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Westerly Hospital sale process enters final stages

Finally, after a year and a half of uncertainty about the future of The Westerly Hospital, the end is in sight.

The decision this week by the Rhode Island Department of Health and Rhode Island Attorney General Peter Kilmartin to approve the sale of the financially troubled hospital to Lawrence + Memorial Hospital in New London is being met with a collective sigh of relief throughout the community.

"We're really happy the process is finally coming to an end," said Jackie Desmond, president of the union that represents Westerly Hospital nurses. "There's been a lot of anxiety among the staff. It will be a great sense of relief once L+M is in here."

With about 400 employees, Westerly Hospital is the town's largest employer. For nurses and other hospital staff, Desmond said, the uncertainty made them reluctant to take on new financial commitments.

"A lot of people put their lives on hold, not wanting to go out and get a mortgage or a car loan" until it became clear that hospital had a stable future, Desmond said.

Steven Hartford, Westerly town manager and head of the Westerly Hospital Area Residents Committee, said that knowing the closing will take place by June 1 gives the community assurance that the institution that came close to shutting down will instead stay open with new ownership and a fresh infusion of cash.

"Getting it done as quickly as possible was critical," Hartford said, noting that the hospital has seen a drop in patient numbers and an exodus of some doctors and other staff since it entered receivership in December 2010.

Now, just six months after the Rhode Island officials deemed L+M's application to buy the 125-bed hospital 20 miles to the east complete, the community can look forward to a new chapter in the 91-year-old hospital's history, Hartford said. The Rhode Island agencies considered the application under the Hospital Conversion Act, a new law that enables expedited review for hospital sales and mergers.

"Now, there are no further hurdles to the closing," Hartford said. "The community has become weary of the process. It's well accepted now that this is what's needed for Westerly Hospital."

The area residents committee's last action, he said, will be to recommend to the L+M Corp., which will be the parent of both L+M Hospital and Westerly Hospital, a new slate of community members to be on the new board of Westerly Hospital. It will also recommend two to three people to represent Westerly on the L+M corporate board, Hartford said.

L+M has agreed to present an annual report to the Westerly Town Council on how it is meeting its various financial and operational commitments to the smaller hospital, as well as its progress in carrying out a plan to bring the hospital to profitability, Hartford said.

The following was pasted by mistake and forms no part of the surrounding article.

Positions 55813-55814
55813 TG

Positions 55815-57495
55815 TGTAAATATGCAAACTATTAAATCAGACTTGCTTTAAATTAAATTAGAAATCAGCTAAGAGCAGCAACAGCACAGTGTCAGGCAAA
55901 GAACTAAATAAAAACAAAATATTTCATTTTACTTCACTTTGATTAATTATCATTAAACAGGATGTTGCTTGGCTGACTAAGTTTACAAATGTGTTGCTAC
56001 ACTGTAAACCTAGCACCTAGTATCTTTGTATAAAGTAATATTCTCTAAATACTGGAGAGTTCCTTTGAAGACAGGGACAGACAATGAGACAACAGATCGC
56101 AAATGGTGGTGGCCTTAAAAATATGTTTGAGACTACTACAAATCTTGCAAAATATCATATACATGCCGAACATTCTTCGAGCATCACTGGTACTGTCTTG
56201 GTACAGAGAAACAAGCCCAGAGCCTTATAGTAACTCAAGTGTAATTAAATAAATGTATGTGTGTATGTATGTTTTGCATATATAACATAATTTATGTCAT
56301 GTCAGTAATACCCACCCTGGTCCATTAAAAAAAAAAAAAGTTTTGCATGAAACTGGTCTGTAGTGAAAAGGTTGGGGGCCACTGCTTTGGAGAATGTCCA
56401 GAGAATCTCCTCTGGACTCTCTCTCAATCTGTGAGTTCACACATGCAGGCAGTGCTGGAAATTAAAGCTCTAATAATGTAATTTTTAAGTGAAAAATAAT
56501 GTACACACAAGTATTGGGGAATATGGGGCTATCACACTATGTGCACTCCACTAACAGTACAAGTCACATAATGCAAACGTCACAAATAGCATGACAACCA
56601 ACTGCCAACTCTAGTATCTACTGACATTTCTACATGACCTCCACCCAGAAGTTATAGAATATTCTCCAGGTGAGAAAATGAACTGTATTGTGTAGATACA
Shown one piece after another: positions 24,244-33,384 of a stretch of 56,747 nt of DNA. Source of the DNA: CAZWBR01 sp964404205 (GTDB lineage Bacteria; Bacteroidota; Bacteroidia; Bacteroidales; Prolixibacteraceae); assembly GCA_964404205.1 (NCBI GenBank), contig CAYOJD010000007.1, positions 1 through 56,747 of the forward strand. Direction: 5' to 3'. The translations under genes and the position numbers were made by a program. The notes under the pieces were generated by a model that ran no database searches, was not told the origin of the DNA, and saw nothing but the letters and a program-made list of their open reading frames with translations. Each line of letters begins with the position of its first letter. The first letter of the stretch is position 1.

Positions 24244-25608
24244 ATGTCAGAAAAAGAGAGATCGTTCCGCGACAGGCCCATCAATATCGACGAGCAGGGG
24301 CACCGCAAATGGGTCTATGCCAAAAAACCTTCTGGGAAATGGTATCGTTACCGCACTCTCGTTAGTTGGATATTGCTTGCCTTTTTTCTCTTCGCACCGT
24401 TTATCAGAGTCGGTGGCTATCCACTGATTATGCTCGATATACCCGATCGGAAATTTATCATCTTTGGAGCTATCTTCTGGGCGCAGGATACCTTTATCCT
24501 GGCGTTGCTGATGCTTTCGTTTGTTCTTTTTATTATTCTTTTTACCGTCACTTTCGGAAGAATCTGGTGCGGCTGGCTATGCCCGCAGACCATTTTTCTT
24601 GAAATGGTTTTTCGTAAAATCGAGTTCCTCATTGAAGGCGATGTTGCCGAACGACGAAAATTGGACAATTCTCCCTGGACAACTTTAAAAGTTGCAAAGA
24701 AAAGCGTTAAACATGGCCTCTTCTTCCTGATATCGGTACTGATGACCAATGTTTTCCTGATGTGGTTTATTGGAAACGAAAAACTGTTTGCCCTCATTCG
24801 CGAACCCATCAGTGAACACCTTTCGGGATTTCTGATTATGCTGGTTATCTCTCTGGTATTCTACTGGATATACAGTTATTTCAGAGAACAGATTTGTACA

In its application, L+M agreed to acquire the smaller hospital for $69 million. That includes assumption of $22 million in debts, closing costs of $1.5 million, $6.5 million in working capital during the first two years, and $30 million in new technology, equipment and expansion of services over the next five years.

L+M also commits to continuing Westerly as a nonprofit hospital and to maintain it as an acute care, community hospital for at least five years. It agrees to maintain all clinical services available at the time of closing for at least two years. Obstetrics services will be discontinued just prior to the closing.

As a condition of its approval, the Rhode Island health department said Westerly Hospital emergency department staff must be re-trained in caring for labor and delivery patients.

Other conditions include a requirement that L+M report to the state annually on pediatric patients who are referred from Westerly Hospital's Emergency Department to other hospitals, and that a plan be created within a year to improve primary care in Westerly Hospital's service area.

Mike O'Farrell, spokesman for L+M, said the next six weeks will be busy with ensuring all the financial preparations are in place for the closing.

"Staff have already been going over there on a regular basis, getting familiar with the physical plant, and the technical and medical operations," he said. Those visits will increase leading up to the closing to ensure a smooth transition. Dr. Christopher Lehrach, appointed earlier this year by L+M as the chief transformation officer at Westerly Hospital, will continue to be L+M's top administrator there after the closing.

Some L+M managers and other staff may be assigned temporarily or long-term to work at Westerly Hospital, O'Farrell said. The two hospitals will maintain distinct medical staffs, O'Farrell said, with one significant change. EMP, the physicians group that staffs the main L+M Emergency Department and Pequot Health Center, will also staff the Westerly Hospital Emergency Department.

While there will be a lot of behind-the-scenes activity going on to bring about the closing, O'Farrell said, patients and the rest of the public should notice little if any immediate outward signs of change.

"For patients, it will be seamless," he said.


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